Cold weather is the nemesis of silky skin – but ditching the hot showers, exfoliants and woolly jumpers might help
Wrap up against the cold
Colder, drier air during the winter months means the water in your skin evaporates faster. Scientists have estimated that your skin loses more than 25% of its ability to hold moisture in winter, making it feel drier and tighter. You can reduce this by shielding your skin with protective clothing such as gloves and scarves while outdoors.
Use a humidifier
Spending more time indoors with the heating on also dries out your skin. Running a humidifier in the most commonly used living areas in your home can help replenish moisture in the air that has been sucked out by the dry indoor heat. Setting a humidifier to around 60% is thought to be sufficient to help replenish the skin’s oily surface layers.
Avoid overly hot showers
Piping hot showers may be tempting, but the higher temperatures dry out skin by stripping away its surface oils: keeping the water lukewarm is actually much healthier. Try to limit showers to no more than 10 minutes and avoid using bath sponges or scrubbing brushes that can damage and irritate the skin. When towelling dry, pat the skin rather than rubbing vigorously.
Regular moisturising is the most effective way of tackling dry skin, but some products are better than others. Look for moisturising creams containing lactic acid or ammonium lactate as these ingredients help seal moisture within your skin. The best moment to apply moisturiser is within three to five minutes of showering, while your skin is still damp.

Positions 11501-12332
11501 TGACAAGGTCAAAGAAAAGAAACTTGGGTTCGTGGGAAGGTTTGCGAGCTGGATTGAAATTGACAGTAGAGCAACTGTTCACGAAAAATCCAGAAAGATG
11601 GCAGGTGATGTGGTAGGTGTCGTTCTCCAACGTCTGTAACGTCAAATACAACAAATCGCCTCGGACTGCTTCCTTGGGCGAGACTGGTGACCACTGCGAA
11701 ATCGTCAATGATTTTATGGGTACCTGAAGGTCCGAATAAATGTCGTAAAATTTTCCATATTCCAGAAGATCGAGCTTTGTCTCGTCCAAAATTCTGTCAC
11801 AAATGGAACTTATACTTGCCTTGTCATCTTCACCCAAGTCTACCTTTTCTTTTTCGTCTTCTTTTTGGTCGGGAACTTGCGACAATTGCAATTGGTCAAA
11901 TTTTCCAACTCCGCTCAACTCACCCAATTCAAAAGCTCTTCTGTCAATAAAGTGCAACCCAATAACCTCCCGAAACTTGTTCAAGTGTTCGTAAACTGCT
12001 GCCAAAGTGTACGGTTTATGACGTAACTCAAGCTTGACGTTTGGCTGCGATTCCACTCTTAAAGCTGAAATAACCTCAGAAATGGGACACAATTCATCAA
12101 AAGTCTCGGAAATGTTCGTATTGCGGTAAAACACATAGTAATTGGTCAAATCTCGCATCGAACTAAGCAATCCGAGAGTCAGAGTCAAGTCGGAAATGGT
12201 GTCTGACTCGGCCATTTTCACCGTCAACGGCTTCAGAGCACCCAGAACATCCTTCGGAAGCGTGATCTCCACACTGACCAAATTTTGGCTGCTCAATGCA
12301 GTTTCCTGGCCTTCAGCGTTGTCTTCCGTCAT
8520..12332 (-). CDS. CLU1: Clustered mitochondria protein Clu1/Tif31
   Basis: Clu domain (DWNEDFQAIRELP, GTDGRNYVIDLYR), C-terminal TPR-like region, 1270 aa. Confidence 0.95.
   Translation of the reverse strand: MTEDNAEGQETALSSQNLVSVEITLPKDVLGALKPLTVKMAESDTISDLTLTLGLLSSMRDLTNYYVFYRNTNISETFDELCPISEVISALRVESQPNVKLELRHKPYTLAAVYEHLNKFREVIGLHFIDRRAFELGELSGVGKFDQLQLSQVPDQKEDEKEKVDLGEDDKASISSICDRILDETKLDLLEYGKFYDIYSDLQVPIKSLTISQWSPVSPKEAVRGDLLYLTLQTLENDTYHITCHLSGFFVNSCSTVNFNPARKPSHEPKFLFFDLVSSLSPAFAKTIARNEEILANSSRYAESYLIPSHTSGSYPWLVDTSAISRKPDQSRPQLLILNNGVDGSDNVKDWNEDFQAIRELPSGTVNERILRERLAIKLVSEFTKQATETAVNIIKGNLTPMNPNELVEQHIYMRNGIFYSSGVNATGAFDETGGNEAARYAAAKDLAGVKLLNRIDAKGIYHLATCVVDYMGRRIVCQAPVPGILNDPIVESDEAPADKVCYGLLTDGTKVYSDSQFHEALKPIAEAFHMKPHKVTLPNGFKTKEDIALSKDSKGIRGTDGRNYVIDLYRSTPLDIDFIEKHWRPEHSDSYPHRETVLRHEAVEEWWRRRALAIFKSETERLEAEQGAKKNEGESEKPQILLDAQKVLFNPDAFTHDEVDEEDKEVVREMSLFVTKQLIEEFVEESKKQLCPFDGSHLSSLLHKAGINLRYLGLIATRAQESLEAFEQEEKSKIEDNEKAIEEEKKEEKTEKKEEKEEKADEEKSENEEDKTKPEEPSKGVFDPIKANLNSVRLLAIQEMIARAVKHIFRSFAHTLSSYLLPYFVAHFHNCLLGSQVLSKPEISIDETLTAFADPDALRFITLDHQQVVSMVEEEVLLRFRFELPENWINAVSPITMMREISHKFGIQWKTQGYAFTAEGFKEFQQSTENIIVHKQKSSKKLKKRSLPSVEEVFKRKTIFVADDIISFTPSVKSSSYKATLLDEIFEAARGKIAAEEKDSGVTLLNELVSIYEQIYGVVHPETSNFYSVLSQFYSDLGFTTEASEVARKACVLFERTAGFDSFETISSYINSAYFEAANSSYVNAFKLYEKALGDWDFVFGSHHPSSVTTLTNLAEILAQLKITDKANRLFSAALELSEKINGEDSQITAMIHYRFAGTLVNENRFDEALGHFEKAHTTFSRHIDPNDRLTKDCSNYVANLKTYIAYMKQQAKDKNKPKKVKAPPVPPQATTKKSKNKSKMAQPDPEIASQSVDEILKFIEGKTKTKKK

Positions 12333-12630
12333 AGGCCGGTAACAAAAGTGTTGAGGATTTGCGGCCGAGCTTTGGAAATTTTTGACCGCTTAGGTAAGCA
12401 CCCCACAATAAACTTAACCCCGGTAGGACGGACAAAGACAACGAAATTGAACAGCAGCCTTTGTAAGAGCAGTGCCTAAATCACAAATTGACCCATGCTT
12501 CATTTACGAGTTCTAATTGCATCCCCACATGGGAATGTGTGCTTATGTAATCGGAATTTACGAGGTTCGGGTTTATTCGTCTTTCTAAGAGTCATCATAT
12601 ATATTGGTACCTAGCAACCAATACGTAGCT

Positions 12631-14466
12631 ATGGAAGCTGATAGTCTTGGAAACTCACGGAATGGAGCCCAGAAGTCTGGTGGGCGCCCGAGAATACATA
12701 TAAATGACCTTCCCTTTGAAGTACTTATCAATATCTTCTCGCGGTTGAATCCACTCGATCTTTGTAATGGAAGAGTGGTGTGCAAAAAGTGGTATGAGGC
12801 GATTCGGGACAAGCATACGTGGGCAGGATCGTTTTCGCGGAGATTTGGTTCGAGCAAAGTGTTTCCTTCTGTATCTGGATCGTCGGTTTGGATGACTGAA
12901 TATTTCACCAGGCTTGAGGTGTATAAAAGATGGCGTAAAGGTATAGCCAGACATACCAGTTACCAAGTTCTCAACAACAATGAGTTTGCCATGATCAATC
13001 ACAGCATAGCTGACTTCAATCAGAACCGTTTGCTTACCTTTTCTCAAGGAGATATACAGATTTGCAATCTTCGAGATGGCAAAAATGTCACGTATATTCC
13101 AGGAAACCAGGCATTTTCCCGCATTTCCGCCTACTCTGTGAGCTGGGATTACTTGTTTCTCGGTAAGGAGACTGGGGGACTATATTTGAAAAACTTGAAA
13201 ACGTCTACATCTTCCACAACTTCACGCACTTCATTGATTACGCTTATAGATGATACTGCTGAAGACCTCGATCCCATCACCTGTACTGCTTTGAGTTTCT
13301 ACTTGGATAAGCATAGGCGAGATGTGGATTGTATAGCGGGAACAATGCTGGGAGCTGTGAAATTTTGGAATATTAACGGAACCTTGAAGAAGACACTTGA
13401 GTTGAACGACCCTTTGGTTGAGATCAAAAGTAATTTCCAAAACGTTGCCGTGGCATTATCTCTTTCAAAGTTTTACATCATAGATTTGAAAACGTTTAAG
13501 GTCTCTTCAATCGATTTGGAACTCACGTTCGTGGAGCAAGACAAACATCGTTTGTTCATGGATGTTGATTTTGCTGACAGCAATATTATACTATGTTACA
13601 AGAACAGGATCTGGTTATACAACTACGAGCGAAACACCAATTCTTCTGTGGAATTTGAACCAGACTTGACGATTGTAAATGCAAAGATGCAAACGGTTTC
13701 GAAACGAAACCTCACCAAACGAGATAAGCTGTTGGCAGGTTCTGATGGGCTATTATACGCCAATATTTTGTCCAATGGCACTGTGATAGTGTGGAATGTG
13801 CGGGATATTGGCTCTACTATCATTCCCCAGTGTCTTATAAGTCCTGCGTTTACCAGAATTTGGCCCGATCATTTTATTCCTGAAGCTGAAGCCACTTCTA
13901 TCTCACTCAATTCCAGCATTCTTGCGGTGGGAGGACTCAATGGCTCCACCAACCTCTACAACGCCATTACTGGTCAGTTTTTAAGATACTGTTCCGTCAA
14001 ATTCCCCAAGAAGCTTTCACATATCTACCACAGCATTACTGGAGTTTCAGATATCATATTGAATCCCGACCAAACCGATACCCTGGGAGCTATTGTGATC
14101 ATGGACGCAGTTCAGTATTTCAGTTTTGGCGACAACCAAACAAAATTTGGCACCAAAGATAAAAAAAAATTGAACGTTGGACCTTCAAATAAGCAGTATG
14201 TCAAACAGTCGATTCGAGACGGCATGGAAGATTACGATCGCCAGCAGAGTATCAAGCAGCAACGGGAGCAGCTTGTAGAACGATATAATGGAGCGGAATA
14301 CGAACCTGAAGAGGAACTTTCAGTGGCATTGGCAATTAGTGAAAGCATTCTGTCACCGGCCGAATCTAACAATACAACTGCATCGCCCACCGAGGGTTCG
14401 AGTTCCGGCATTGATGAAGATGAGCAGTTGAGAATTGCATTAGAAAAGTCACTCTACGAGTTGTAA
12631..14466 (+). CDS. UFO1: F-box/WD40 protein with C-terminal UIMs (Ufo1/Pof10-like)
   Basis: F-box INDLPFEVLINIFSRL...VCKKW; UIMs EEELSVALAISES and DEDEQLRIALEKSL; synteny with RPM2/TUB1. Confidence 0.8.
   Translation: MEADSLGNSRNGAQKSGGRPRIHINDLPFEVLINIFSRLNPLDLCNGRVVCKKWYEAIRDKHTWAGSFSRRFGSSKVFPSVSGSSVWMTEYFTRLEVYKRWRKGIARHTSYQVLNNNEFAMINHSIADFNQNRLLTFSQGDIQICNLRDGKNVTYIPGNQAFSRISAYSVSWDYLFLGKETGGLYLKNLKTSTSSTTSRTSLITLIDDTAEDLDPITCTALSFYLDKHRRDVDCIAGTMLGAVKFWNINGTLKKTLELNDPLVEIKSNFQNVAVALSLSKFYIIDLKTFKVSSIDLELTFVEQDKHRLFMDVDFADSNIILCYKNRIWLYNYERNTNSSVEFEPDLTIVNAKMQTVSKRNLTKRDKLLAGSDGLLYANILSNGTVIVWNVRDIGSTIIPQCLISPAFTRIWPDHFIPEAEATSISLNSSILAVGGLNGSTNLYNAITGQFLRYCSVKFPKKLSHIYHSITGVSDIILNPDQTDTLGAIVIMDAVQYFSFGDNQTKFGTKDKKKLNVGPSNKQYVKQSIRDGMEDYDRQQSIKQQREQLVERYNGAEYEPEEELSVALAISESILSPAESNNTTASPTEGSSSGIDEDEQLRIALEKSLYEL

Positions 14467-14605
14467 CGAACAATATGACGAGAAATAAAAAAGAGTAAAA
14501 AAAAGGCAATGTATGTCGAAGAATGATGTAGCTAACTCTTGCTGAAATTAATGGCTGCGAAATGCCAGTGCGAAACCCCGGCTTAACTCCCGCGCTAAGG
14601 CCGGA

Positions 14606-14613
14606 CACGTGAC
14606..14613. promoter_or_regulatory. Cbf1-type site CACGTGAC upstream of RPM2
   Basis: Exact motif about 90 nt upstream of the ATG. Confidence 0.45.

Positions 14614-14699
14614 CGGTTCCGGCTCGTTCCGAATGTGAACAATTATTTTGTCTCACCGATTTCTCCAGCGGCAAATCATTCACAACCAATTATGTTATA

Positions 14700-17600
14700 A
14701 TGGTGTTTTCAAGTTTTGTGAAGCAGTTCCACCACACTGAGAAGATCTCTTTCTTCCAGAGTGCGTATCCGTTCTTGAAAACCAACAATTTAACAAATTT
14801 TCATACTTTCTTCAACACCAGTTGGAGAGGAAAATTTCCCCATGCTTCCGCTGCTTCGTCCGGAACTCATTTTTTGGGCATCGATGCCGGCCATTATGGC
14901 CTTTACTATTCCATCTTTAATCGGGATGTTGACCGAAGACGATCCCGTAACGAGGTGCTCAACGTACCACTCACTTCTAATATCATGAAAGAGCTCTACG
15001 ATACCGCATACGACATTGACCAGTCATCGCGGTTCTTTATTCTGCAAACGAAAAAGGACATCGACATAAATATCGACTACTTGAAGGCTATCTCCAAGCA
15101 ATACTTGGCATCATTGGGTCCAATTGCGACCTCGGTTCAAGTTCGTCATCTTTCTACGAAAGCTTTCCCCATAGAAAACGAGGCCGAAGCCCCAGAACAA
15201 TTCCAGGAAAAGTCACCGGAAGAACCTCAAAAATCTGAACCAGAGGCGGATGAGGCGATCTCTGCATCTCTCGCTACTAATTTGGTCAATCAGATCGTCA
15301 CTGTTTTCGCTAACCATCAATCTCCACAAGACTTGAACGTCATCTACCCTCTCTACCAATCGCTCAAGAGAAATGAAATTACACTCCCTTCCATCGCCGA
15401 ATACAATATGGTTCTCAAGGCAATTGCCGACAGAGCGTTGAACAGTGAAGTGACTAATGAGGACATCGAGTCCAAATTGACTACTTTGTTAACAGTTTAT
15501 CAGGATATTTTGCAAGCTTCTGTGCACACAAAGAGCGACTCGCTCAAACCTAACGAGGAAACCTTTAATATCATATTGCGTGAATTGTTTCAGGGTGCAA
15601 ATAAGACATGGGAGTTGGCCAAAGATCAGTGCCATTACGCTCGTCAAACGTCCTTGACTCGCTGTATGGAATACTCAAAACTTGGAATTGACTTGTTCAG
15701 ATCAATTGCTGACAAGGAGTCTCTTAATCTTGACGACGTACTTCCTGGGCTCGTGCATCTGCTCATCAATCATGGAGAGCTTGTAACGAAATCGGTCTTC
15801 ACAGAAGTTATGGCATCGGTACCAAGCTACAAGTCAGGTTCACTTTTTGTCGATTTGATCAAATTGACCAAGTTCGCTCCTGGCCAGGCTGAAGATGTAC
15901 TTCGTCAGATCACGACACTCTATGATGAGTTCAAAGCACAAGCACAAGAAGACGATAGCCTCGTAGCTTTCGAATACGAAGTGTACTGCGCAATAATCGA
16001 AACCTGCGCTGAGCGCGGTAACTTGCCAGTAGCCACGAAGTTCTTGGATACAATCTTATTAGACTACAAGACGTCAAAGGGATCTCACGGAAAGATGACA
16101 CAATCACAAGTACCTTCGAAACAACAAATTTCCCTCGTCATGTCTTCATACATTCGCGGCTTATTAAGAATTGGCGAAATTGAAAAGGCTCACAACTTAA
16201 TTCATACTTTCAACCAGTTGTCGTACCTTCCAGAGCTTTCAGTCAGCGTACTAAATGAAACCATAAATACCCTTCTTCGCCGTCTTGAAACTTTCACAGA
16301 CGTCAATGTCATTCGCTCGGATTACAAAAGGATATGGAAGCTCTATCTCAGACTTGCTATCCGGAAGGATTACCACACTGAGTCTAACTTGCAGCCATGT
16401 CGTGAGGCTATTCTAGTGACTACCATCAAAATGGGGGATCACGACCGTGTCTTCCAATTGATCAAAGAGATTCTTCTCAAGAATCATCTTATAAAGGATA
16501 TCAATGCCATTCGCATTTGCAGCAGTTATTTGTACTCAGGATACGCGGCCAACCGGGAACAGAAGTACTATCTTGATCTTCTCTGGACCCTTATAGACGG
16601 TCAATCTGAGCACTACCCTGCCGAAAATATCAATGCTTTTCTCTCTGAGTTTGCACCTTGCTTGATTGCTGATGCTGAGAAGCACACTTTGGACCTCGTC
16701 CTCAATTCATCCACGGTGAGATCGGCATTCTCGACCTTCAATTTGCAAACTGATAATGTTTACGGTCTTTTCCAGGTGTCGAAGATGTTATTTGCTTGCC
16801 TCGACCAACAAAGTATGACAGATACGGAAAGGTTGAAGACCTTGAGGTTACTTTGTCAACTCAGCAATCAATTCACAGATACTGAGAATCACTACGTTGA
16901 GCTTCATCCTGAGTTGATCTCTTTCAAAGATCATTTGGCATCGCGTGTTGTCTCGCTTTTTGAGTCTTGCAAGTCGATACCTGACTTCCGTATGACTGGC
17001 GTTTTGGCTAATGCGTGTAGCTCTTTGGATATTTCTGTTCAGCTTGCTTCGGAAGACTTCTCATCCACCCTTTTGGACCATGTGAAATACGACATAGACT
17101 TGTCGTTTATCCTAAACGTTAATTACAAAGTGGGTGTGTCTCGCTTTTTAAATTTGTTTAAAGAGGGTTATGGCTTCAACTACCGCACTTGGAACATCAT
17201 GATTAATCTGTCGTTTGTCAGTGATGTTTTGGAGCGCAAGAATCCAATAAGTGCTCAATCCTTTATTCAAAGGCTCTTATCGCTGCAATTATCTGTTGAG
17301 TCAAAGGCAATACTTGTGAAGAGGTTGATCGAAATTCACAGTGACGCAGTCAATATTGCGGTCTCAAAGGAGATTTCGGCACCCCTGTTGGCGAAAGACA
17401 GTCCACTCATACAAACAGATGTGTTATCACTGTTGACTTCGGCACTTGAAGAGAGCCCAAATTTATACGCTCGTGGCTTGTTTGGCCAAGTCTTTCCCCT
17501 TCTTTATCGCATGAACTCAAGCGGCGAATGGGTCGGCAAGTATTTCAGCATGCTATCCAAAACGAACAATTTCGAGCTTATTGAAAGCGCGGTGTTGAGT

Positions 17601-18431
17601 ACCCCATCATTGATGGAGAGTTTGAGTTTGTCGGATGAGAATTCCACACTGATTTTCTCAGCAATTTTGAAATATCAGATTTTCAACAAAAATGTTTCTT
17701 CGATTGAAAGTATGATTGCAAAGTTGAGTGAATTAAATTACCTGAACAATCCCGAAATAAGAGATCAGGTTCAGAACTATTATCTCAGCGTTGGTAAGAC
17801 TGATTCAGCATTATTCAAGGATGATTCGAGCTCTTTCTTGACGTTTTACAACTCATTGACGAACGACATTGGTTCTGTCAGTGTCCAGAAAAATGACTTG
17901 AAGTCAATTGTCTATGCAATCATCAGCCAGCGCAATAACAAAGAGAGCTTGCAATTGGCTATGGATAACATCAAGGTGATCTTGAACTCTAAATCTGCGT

Swap your soap
One of the most common causes of dry skin is harsh soaps, particularly those that promise lots of exfoliation. Soap is an emulsifier, meaning it strips away the moisture within your skin. Definitely avoid deodorant or perfumed soaps or soaps that contain alcohol – instead, try soap-free cleansing products such as Cetaphil or Aquanil, which contain added moisturiser.
Avoid woollen clothing
Scratchy fibres such as wool can aggravate dry, sensitive skin, causing it to become itchy. If you are prone to dry skin, you may be better off sticking to softer, smoother fabrics that allow your skin to breathe, such as cotton.
We tend not to be as thirsty during the winter, compared with the hot summer months, but your body actually loses water through the skin all year round, especially when you spend most of the day in a warm indoor environment. This makes it easy to become dehydrated without realising, which can contribute to dry skin. Drink regularly even if you don’t feel thirsty, and avoid caffeinated drinks, which will dehydrate you even more.